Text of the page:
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BlueCollarTrade (41.87)

Profiting from a Sideways Moving Celgene

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February 23, 2013 – Comments (1) | RELATED TICKERS: CELG

The fundamentally robust Celgene(NASDAQ: CELG) entered 2013 at $81 and has rocketed up to a high of $102.29 already this year.    On January 8th, The Biotechnology company gave a very rosy outlook out to 2017, and also announced positive trial results for some of its important experimental drugs.    Soon afterwards, the strong bullish push continued with a slew of analyst upgrades.   I believe Celgene will continued a bullish rise from here, but what other catalysts on the near horizon will send this stock to $110?  Are there any other buyers left right now to propel this stock?  

Looking at the Celgene Price chart on February 11th, I would have expected the dreaded profit taking pullback to send the price down to the 50 Moving Day Average at around $90 after the very sharp rise.   However, the stock has formed a base trading around $100 and is trading in a channel.  I am making an educated(Foolish?) guess that Celgene would trade around $100 for the rest of the week until February 15th.    Using Options, I would structure a trade that would take advantage of range bound stocks.  

 

Enter The Butterfly 

The Options strategy that I chose was the Long Butterfly.    Here is a quick review of this intermediate level options strategy.  You can use either all Calls or all Puts to structure this trade of the same expiration Month(or Weekly Options if available).  A long butterfly consists of multiple legs, where you would buy the outer "Wings" and sell the "Body"(centered between the Wings).  I chose the Celgene February Puts (expiring on February 15th).  The contract structure is a 1-2-1 ratio, where you would Buy 1 FEB 105 Put, Sell 2 FEB 100 Puts, and Buy 1 FEB 95 Put.   Celgene was at $99.94 at the time of this trade. 

The cost of the trade was $266, making my upside break-even $102.34, and my downside break-even $97.66 with 4 days to expiration.   What this means for this Butterfly trade is that I need Celgene to stay between my upside and downside break-evens. The trade becomes profitable each day it stays in this range due to the time decay of the options that I am selling.     If Celgene gapped up or down beyond the break-even prices, then I would lose the whole $266 by the expiration date on February 15th(Assuming I let the trade go all the way to expiration without closing it).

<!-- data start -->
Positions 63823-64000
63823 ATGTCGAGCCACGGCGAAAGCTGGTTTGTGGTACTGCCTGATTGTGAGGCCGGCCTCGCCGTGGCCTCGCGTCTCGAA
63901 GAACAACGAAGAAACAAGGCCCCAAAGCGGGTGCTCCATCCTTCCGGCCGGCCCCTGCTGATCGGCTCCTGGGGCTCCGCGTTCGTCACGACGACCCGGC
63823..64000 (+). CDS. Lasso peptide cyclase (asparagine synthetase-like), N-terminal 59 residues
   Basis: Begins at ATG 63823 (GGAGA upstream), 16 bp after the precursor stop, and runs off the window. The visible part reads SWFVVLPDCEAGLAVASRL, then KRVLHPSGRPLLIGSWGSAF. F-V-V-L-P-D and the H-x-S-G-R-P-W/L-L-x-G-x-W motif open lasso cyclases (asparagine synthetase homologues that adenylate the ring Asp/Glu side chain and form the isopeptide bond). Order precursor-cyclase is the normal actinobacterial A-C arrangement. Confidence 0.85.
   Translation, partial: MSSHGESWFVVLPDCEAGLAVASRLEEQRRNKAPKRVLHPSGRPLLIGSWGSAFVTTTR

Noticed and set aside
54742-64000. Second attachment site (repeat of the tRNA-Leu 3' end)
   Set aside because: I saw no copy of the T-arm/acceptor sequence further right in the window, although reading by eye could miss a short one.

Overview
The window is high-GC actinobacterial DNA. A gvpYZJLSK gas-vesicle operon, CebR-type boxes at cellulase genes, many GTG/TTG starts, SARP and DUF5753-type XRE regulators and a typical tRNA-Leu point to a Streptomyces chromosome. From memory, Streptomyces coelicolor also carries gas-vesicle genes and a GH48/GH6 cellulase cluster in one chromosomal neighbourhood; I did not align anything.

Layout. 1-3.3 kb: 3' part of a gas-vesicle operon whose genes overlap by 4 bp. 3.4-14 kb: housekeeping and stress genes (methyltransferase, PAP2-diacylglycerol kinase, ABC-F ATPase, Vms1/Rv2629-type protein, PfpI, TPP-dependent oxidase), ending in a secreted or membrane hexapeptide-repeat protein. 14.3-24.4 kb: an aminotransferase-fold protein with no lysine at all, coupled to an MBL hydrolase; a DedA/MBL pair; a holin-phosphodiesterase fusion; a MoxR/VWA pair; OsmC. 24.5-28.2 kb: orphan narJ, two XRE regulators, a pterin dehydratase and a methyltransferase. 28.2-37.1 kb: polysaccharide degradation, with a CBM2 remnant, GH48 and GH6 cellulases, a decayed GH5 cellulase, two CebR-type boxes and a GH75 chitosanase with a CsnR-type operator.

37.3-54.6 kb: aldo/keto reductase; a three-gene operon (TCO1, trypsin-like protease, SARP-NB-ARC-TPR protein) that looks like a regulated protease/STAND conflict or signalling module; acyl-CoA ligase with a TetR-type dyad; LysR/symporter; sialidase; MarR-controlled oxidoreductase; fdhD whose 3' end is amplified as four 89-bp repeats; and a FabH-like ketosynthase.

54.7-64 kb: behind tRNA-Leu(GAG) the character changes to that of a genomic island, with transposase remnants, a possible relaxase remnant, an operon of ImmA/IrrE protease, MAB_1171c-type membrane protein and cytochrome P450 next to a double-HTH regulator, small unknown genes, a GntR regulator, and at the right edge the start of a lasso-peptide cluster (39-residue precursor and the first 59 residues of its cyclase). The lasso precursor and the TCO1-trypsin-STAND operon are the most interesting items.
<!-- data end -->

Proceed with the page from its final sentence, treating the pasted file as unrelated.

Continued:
I would look to make a quick profit of 15% since I am only in the trade for 4 days maximum.   If the trade would lose $80, then I would exit immediately as I didn't want to risk the whole pie of $266.   As luck would have it, I would exit the trade on February 13th(2 days in the trade) for a profit of $44(before commissions) for a percentage gain of 16.5%.  After only being in this trade 2 days and profiting, why not another Butterfly? 

 

Let's Do this Again!    A March Celgene Butterfly 

Reviewing the chart and feeling confident that Celgene would continue in its range bound fashion centered around the $100 mark, I would open up another long butterfly for the March Expiration Options.     

I opened a 2-4-2 March Call Butterfly to give me the ability to shave the position in half to take profits and reduce risks.   I randomly chose Calls in this case as the stock was trading at $99.  I could have easily used a Put Butterfly.   Here is the position I opened on February 13th:

Buying 2 MAR 105 Celgene Calls

Selling 4 MAR  100 Celgene Calls

Buying 2 MAR  95 Celgene Calls

The cost of the trade was $290, with the upside break-even at $103.55, and the downside break-even was at $96.45.    I would need Celgene to trade in this range until March 15th.     If the stock closes for 2 days above or below my break-evens, then I would close the trade for a loss.   This March Butterfly is still open.  

There is still time in the March Expiration cycle to open up a Butterfly on Celgene if you think it will still trade in a range until March 15th, or for even a few days as the trade can become profitable with the accelerated time day of the options(Time Decay accelerates in the last 30 days of an Options life).  

 

Conclusion

At first I thought the Butterfly was confusing as a beginning options trader.  But after researching and studying it, the Butterfly is relatively simple.    I believe that every investor should have an Options trading tool such as the Butterfly for those stocks that you instinctively know have range bound periods.   Many stocks trade in a range between earnings periods and the Butterfly would be a great strategy to earn income for this situation. 

1 Comments – Post Your Own

#1) On March 09, 2013 at 1:13 AM, BlueCollarTrade (41.87) wrote:

Luckily, I closed this March Put Butterfly for a 20% profit.   Celgene has recently broke out and is trading at $111.    

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